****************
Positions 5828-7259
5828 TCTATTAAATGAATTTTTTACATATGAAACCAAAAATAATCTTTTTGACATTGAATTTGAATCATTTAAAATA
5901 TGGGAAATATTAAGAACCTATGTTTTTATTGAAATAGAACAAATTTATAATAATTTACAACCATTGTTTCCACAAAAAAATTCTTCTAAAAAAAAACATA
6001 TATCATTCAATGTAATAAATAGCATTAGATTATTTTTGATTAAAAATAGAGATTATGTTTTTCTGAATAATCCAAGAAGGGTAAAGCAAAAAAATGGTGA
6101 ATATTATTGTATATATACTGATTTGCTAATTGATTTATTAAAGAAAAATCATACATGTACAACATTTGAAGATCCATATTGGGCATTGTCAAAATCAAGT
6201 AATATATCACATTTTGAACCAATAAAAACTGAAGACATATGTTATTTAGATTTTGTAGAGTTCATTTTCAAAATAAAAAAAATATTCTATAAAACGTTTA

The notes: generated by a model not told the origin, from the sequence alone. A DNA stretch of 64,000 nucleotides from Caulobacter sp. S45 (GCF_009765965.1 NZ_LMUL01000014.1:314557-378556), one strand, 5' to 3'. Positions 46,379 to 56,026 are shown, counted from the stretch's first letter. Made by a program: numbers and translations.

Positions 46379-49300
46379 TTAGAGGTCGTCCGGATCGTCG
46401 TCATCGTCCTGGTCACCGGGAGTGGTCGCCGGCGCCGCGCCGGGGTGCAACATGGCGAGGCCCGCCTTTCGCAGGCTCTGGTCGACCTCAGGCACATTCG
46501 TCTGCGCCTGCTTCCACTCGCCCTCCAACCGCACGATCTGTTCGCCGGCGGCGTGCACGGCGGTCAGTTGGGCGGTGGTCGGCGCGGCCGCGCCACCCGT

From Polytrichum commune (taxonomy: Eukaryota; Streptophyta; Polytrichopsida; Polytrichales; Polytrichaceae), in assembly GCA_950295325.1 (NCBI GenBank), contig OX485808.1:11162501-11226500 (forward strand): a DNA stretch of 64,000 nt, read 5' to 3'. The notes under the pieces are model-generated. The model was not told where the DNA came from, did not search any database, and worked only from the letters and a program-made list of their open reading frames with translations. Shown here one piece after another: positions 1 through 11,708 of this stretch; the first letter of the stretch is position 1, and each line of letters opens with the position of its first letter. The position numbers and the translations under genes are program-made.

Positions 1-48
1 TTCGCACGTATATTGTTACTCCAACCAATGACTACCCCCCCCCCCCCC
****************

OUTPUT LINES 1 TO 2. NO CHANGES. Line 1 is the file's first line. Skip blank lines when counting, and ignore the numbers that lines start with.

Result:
Positions 5828-7259
5828 TCTATTAAATGAATTTTTTACATATGAAACCAAAAATAATCTTTTTGACATTGAATTTGAATCATTTAAAATA